They drive behind UPS and Fedex trucks driving the streets of Fresno. Once packages are delivered, they’re almost immediately nabbed by so called ‘porch pirates.’
It’s such an issue in Fresno, City Council Member Mike Karbassi campaigned on it. He’s got his hands a little tied up due to staffing constraints in the Police Department.
But now there’s a way every resident in Fresno (and beyond) can fight back.
Chad Pickens started an ‘Anti Porch Pirate Coalition’ last year because he was fed up with packages being stolen in his northeast Fresno neighborhood near Shields and Cedar.
“This isn’t an organized group, you know, it’s just kind of like, well, what can I do to help my neighborhood?,” Pickens tells GV Wire℠ by phone. He posted messages on forums like Nextdoor and the Ring Camera network and referred to himself as “us” and “we”.
“Nobody knew it was just one person,” says Pickens.
“This isn’t an organized group, you know, it’s just kind of like, well, what can I do to help my neighborhood?”–Chad Pickens, Spearheaded the ‘Anti Porch Pirate Coalition’
The coalition grew from just himself. People reached out to him through word of mouth and through private messaging. Now, he says at least 20 to 30 of his neighbors have joined him.
He’s now taking it a step further by creating a Facebook page that’s not restricted to where you live, or whether you are on a doorbell camera network. The page just went live on Wednesday.
The purpose of the group is to encourage vigilance by having at least one person visible outside, maybe on their front porch, keeping an eye on things.
“It’s just presence,” explains Pickens. “If they (porch pirates) feel somebody is just out walking their neighborhood, whether it’s just around the block or not, or even just walking to stand in front of their front yard, raking leaves or watering their lawn, it deters them.”
He says from his experience the thieves don’t care about the Ring cameras, but they do care about actually being seen by an actual person. “I have yet to find somebody bold enough to steal a package in front of me,” says Pickens.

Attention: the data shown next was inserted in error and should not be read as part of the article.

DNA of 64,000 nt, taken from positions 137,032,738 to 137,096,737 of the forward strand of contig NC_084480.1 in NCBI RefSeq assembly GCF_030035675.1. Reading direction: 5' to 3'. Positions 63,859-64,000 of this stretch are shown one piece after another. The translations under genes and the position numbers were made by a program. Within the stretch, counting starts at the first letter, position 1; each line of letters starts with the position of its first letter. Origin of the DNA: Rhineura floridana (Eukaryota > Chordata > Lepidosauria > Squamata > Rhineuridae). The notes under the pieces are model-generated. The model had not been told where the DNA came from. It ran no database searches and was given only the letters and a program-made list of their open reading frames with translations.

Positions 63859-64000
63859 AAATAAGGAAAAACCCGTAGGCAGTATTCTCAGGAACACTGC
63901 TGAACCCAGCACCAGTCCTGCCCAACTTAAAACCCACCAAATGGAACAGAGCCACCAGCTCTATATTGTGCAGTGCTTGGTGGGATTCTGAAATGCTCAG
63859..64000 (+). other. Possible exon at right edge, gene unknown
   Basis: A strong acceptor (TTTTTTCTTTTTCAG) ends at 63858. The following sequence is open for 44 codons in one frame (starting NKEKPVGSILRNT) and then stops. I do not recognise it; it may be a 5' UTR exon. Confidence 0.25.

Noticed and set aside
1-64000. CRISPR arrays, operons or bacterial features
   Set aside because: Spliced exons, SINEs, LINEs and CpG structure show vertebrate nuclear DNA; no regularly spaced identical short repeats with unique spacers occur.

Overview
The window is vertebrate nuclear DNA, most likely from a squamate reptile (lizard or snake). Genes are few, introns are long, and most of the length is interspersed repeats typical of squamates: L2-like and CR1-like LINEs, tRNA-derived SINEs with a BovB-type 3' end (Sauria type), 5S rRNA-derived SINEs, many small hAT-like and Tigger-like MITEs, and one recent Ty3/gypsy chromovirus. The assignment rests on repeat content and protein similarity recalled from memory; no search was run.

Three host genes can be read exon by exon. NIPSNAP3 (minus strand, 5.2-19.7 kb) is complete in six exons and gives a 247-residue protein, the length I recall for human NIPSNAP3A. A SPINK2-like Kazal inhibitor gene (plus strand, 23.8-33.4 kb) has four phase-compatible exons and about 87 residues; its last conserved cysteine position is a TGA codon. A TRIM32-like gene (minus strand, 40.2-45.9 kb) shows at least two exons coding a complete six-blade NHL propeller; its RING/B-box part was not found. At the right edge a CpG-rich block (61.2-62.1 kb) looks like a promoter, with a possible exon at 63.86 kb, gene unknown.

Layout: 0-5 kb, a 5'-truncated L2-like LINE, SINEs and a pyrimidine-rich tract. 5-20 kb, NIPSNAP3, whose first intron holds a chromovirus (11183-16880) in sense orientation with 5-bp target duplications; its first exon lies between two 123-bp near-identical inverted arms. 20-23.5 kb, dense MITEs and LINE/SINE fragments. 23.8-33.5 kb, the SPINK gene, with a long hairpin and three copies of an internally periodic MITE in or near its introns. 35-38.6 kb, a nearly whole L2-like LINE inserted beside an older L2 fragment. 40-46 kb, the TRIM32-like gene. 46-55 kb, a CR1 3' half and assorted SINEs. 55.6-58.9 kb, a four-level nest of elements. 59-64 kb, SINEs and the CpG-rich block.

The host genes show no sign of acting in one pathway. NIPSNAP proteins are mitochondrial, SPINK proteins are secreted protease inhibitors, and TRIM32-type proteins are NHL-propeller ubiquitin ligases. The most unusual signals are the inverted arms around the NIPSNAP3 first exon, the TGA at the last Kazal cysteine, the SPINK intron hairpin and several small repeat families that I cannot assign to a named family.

Catching up With a Thief in Real Time
Pickens recalls a recent incident when one of his neighbors posted a porch theft video that had happened just minutes before.
He saw the video, and almost immediately spotted someone that matched the appearance of the culprit. “I found somebody on a bike that stole a package from somebody’s doorstep that was three blocks away,” says Pickens.
He called police who caught up with the thief and returned the package to the porch it was taken from.
Recently, he’s noticed more and more people are working from home due to the pandemic and picking up their packages within minutes of delivery.
Pickens also believes his group has made a big difference in not only stopping porch thieves, but also just bringing the community together to work towards common goals.
Theft Numbers Not Trending Up
Fresno Police Lt. Tim Tietjen works with officers on patrol in northwest Fresno. “We’re not seeing anything out of the ordinary in terms of porch thefts,” says Tietjen.
He says he doesn’t have precise numbers because the department is currently transitioning to a new computer system, but he says porch thefts are “not trending up.”
Although it’s always a concern this time of year, he’s seeing more neighbors coming together to help one another out. “They do that all the time,” said Tietjen.
He does say that anyone who witnesses a theft in progress shouldn’t hesitate to call 9-1-1 so officers can respond right away.
Fresno City Council Member Says Neighbors Must Help Neighbors
“Watching out for neighbors helps.”–Fresno City Councilmember Mike Karbassi
Fresno City Councilmember Mike Karbassi says there are certain things people can do to help fend off porch thieves.
“Watching out for neighbors helps,” says Karbassi. He says he recently bought a doorbell camera from Costco for himself. He also says good lighting is a great deterrent.
Karbassi believes it’s important for neighbors to help each other because Fresno police officers are already under a lot of stress due to a recent gang crackdown, and adverse impacts to their workforce due to the COVID-19 pandemic.
“We’re also losing officers to retirement and we can’t recruit. So what do people want us to do?” asks Karbassi rhetorically. “We need to support enough law enforcement to keep the city safe.”
To that end, Karbassi is working with police leaders and the Fresno Police Officers Association to find ways to attract more officers.
“The fact that we can’t recruit officers into the academy is very alarming,” said Karbassi. “I want to increase the signing bonuses if they live in the city of Fresno.” He plans to work with his fellow city council members in either January or February to increase onboarding bonuses from $5,000 to $10,000 dollars.